Llandilo Heritage Cockerels are the male chicks rescued from the local egg industry by R and R Roosters who grow special batches outside on pasture specifically for Feather and Bone.
This is a great product from every angle; it's a wonderful story of turning waste into nutrition, it adds precious diversity in a monocultural meat chicken industry, it supports a local food business in the Sydney basin and they taste damn good too! Do yourself a favour. Waste not, want not.
- Rhode Island Red / Australorp breed
- 16-17 weeks old, pasture-raised
- Processed at the on-farm abattoir
- Air-dried at Feather and Bone
- Approximately 1.7-1.9 kg per bird
Delicious, firm-textured and flavoursome.
'Over Easter we had one of your cockerels as coq au vin prepared by our French son in law. All agreed it was excellent and better than if it had been made using an ordinary chicken. We shall order more. My son in law has said he’s surprised how few different varieties of chicken are available here. We have tried your Sommerlad chickens which are very good.’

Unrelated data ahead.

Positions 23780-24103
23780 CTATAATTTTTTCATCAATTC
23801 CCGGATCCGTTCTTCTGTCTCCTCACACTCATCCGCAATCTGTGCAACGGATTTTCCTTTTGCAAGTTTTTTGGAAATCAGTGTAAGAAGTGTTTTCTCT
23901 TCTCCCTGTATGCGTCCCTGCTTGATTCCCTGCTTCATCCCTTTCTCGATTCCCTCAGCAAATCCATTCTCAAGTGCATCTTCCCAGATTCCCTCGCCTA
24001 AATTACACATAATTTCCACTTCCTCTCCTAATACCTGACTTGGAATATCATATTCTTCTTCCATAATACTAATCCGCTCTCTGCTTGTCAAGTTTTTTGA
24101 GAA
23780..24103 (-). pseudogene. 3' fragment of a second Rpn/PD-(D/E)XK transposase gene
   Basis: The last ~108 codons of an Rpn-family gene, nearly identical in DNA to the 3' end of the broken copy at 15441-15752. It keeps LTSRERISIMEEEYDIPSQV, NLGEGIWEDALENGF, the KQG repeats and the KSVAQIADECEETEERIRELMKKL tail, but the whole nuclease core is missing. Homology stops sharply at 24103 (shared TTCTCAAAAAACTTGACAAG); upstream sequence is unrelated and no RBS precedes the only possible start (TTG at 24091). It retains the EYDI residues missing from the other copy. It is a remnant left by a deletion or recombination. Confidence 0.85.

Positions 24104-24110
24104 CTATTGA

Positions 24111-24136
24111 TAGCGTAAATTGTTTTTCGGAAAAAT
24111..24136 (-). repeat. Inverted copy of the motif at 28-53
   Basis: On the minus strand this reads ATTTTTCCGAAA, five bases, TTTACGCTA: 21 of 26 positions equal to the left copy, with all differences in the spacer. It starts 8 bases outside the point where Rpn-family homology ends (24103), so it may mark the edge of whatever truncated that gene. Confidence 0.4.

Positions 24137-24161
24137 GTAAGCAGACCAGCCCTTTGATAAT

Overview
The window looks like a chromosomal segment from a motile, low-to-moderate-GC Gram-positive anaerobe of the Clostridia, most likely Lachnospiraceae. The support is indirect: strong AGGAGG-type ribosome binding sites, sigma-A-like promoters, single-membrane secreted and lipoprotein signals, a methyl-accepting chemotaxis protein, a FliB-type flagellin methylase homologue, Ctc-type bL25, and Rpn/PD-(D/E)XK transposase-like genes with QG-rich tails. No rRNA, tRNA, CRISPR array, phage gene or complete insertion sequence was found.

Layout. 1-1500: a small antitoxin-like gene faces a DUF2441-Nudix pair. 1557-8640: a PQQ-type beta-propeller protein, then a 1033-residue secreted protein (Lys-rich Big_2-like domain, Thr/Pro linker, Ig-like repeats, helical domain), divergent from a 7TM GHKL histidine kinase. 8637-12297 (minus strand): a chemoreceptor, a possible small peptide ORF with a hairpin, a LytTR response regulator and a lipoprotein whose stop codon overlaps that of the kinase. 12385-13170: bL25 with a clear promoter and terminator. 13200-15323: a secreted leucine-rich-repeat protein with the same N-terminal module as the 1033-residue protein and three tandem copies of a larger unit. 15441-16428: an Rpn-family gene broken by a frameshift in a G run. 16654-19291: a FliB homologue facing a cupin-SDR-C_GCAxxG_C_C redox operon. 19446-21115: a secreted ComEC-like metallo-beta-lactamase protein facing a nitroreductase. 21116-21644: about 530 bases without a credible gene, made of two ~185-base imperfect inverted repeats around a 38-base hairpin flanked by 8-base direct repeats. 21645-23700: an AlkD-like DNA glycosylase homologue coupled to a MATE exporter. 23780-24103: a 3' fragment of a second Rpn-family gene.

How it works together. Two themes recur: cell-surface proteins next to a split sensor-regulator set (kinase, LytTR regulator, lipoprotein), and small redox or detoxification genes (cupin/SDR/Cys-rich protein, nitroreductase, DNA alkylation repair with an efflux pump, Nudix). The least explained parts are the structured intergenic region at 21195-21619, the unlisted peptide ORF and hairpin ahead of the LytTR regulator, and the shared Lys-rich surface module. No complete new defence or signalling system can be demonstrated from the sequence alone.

Ken N., 4 April 2021
A Coq au Vin from the Friends of Feather and Bone facebook group.
Coq au Vin with a real Cockerel! Inspired by Kerry Edwards' post from late July, I ordered a cockerel from F & B. This rainy weekend seemed the perfect time to cook it. I broke it into pieces on Sat, made stock with the neck, wingtips & backbone. I followed Matthew Evans recipe with a few of my own twists: I marinated the pieces in the wine, garlic, thyme & bay Sat night. I took the pieces out Sun afternoon, put them over a rack & back into the fridge to dry out. As Matthew suggests, I used a white wine instead of red... It was delicious! There's enough leftover for dinner tomorrow night too.
Matthew Evan's Coq au Vin recipe from his book 'The Real Food Companion' suggests using white wine because Australian chicken is invariably bland. But we reckon these cockerels are much more flavoursome than most commercial chicken so you could definitely go with red wine if that's what you fancied.